Meanwhile, Roth IRAs offer a somewhat different approach, because the money you’re putting into the account is after-tax rather than pretax. Thus, once you own the account for five years, there is no limit or penalty on the withdrawal of the contributions you’ve put into the plan (though withdrawing any investment earnings does trigger tax consequences), because you’ve already paid taxes on that money.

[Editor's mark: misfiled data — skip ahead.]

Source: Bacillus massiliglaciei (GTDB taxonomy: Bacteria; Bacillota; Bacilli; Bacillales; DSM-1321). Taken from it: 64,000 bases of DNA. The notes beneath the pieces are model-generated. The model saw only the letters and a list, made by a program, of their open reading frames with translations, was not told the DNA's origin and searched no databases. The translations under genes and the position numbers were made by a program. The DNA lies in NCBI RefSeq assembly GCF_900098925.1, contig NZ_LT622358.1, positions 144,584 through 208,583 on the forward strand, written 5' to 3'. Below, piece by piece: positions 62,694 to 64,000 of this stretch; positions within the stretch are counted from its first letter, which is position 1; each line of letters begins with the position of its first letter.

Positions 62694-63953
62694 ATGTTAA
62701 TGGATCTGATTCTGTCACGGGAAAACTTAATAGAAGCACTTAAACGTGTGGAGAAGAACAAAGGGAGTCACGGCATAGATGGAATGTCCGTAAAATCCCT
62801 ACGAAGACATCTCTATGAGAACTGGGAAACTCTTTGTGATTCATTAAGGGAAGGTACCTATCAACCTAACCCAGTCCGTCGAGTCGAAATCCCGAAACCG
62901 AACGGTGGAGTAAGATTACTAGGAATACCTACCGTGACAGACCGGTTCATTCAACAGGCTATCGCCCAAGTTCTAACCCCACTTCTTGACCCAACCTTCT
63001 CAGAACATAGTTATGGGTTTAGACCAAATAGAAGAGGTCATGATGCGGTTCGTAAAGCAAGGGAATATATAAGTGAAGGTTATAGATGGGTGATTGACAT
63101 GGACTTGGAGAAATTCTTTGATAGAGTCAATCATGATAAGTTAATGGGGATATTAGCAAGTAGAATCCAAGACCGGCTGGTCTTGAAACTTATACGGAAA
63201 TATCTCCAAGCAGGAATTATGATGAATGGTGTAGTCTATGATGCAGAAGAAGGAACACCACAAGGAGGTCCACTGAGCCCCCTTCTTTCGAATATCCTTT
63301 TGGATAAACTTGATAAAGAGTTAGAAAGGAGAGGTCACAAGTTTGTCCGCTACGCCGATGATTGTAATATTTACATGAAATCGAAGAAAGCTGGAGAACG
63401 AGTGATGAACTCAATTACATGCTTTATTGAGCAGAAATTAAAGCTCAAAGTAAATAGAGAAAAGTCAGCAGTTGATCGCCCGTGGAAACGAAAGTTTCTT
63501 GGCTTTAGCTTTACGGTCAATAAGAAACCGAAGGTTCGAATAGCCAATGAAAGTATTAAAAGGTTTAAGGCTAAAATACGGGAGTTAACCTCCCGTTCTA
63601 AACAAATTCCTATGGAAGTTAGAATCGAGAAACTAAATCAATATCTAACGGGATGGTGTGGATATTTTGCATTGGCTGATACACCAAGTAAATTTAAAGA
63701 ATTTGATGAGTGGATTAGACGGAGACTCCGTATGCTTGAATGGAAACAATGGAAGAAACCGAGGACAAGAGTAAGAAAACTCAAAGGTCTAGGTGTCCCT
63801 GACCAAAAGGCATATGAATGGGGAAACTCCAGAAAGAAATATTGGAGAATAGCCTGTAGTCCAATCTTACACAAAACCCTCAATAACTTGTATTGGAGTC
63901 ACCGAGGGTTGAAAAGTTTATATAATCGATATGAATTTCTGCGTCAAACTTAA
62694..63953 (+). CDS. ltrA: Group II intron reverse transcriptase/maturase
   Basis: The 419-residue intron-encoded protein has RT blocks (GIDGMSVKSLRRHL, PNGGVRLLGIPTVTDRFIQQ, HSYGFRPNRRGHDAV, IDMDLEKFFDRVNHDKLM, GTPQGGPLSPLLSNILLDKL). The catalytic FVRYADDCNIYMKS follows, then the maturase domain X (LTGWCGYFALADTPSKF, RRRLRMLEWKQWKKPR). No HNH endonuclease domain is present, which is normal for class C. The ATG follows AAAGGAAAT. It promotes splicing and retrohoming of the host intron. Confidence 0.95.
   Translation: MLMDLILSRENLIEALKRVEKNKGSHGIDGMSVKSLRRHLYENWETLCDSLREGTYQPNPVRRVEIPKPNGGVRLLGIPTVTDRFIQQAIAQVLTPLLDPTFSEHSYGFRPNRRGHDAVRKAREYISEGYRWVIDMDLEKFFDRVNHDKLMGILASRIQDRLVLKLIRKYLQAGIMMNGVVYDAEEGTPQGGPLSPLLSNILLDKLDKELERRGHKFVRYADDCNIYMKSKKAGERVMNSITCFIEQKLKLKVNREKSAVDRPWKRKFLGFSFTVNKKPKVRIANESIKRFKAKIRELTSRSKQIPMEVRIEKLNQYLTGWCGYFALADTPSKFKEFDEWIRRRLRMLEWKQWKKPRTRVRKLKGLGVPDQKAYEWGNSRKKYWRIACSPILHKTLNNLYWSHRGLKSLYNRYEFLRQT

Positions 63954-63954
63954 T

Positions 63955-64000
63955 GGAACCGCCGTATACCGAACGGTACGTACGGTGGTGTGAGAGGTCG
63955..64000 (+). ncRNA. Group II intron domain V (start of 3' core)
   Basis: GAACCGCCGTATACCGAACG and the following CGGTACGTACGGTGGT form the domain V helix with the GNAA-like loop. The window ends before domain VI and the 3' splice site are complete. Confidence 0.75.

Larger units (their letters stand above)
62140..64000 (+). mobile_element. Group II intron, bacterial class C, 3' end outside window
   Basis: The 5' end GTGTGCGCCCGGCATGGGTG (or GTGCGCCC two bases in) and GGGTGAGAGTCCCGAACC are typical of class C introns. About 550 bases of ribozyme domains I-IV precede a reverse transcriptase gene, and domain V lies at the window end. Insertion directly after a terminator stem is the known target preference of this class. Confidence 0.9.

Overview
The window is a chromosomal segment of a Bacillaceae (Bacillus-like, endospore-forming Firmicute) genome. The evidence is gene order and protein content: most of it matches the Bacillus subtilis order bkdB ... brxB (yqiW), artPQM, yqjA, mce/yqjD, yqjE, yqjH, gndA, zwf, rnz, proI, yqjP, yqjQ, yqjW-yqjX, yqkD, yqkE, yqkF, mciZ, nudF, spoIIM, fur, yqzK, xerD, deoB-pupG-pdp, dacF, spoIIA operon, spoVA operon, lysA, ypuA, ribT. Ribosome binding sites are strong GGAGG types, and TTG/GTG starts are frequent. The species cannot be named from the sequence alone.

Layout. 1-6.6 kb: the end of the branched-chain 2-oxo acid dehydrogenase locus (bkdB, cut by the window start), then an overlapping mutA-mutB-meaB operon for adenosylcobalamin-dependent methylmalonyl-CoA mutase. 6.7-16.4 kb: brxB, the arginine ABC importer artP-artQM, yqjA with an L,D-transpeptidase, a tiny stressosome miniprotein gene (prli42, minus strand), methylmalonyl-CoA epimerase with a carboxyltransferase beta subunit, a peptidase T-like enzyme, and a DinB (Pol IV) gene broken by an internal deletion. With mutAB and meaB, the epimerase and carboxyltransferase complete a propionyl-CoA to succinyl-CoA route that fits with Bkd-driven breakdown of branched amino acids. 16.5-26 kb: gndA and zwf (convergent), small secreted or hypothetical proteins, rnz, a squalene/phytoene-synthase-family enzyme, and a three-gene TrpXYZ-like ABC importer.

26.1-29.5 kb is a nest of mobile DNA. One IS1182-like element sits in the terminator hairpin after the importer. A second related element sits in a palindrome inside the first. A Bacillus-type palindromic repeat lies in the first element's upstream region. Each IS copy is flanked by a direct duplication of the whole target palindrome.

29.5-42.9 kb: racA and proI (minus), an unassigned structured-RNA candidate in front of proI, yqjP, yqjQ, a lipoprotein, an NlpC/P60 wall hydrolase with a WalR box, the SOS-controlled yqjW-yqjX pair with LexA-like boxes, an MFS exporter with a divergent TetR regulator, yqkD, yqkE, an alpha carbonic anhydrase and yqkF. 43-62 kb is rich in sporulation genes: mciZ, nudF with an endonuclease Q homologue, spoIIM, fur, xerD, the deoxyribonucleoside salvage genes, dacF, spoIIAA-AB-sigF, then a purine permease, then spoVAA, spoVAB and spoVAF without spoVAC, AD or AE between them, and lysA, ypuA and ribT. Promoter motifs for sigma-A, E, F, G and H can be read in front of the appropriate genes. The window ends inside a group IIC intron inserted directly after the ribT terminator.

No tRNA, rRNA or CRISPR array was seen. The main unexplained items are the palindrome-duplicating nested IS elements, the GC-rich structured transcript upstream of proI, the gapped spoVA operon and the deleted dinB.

That makes Roth IRAs to some degree more flexible in terms of pulling money out before you’re ready to retire. In fact, some finance experts suggest using a Roth IRA as a place to stash longer-term emergency savings. That said, others argue that the best use of such accounts is what they were designed for: saving for retirement. As with all things retirement, it makes sense to discuss the ins and outs of various account types with a professional financial planner.
(Editor’s Note: This column previously appeared on Investopedia.com.)
— By Eric C. Jansen, founder, president and chief investment officer of AspenCross Wealth Management